As far as drugs are concerned, there are drugs here as pretty much anywhere these days but again your wording of crack being "the drug of choice and freely available everywhere" is unfortunate and might lead a reader to suppose that there are crack smokers and dealers on every corner - which is very far from the truth.

There are several "gated communities" on STT.

Anyway, I've taken up enough space but just wanted to comment on some of your points which I felt placed St Thomas in a rather unfavourable light which I personally felt unjustified. And, no, I don't rely on tourism to eke out a living. Nor do I consider that I live in the twilight zone. Cheers!
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Old 09-25-2007, 03:53 PM
 
Location: Boonies of Georgia ~~~~ nuttier than a squirrel turd !
1,950 posts, read 4,789,708 times
Reputation: 2265
I was in St. Thomas for 9 months.
It was some time ago, but I did not run into alot of problems.
We never had a problem with any locals. We didn't experience racism.
We went out at night. LOL Club Arby's. Yes there is/was a bar in the fast food joints. Also THE CHART HOUSE AND THE GREENHOUSE were some of the places we frequented. Blackbeard beach (hope I am correct, might have my islands mixed up) was very nice.
Yes, the (drinking)water situation was different, but we were in a different part of the world than we were used to. We adapted. We didn't stay in the resort area. I can recall exactly where we lived... Pearl comes to mind. Is the a pearl mountain/hill ??? I remember a very steep incline we had to go up to get to our house.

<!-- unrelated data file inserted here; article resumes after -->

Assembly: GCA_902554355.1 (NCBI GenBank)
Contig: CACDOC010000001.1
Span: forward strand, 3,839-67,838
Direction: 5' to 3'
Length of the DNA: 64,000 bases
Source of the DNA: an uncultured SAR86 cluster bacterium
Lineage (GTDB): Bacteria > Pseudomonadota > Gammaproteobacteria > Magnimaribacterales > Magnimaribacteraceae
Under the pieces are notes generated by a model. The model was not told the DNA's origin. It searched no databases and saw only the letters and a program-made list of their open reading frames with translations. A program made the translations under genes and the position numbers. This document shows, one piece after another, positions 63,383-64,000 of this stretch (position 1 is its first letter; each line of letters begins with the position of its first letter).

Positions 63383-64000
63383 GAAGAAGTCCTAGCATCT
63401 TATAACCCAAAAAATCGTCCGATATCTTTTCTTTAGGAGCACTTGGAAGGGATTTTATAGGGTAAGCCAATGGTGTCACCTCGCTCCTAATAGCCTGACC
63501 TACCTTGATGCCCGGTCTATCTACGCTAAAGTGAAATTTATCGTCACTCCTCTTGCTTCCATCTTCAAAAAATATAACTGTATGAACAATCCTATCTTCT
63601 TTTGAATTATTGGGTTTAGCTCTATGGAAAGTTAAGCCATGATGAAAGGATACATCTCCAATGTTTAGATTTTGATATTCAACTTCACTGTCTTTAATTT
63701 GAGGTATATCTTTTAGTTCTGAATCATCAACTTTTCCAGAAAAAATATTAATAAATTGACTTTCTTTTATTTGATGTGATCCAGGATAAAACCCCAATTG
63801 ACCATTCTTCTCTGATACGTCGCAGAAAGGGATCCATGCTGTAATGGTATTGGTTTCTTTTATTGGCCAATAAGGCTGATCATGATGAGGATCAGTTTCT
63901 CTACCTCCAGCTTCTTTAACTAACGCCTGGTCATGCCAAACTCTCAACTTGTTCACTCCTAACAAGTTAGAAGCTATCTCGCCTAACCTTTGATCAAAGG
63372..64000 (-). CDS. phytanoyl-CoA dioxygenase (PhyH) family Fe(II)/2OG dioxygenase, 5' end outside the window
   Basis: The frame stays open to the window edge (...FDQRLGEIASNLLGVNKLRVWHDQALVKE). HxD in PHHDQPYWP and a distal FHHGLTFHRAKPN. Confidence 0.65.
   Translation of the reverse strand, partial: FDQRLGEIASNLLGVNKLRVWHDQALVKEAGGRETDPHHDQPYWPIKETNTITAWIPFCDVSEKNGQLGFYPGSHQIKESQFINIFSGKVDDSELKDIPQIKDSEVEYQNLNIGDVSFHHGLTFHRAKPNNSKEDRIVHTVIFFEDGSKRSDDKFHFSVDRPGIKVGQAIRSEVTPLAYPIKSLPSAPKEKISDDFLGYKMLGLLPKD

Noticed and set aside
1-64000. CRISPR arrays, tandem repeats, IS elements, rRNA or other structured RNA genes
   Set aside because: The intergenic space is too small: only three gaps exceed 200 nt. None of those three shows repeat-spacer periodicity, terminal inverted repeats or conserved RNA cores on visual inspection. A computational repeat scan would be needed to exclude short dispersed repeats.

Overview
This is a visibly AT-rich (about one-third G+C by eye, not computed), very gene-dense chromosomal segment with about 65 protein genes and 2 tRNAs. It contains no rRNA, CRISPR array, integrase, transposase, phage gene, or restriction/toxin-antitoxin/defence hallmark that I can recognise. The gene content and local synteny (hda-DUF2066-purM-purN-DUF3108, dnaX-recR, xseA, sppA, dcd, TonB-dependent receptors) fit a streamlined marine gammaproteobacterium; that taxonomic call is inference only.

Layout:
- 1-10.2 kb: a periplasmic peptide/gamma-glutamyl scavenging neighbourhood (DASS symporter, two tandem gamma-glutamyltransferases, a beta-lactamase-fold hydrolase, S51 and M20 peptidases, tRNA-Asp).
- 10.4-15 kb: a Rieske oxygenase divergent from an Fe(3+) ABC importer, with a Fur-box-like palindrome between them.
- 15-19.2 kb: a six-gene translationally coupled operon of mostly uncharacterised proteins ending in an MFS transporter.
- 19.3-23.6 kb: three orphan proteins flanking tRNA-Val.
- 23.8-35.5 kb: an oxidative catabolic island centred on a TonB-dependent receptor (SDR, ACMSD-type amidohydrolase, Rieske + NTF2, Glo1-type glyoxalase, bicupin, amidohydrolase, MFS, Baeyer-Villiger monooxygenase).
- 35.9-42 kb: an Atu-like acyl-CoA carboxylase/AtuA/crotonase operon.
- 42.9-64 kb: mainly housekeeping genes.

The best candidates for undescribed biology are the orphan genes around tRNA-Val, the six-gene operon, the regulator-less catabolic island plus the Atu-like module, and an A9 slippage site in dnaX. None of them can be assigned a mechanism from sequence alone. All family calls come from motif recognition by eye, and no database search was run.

The beaches were AMAZING !
Groceries were expensive, again par for the course.
We did take the taxi alot, but we also had a car.
St. Johns is amazing. Very nice for tourists and accesable from St. Thomas via ferry.

Thanks for the memory jog ! Those were some good days for us !
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Old 09-26-2007, 12:14 PM
 
Location: Miami
284 posts, read 1,005,913 times
Reputation: 251
Quote:
Originally Posted by STT Resident View Post
As a resident of St Thomas for over two decades, I think some of your comments are not quite correct. You say that people are "extremely racist and open about it." I'm not daft enough to say that racism doesn't exist but your comment really pushes the envelope and in my opinion gives a very wrong impression. In case it's relevant, I'm in the white minority here!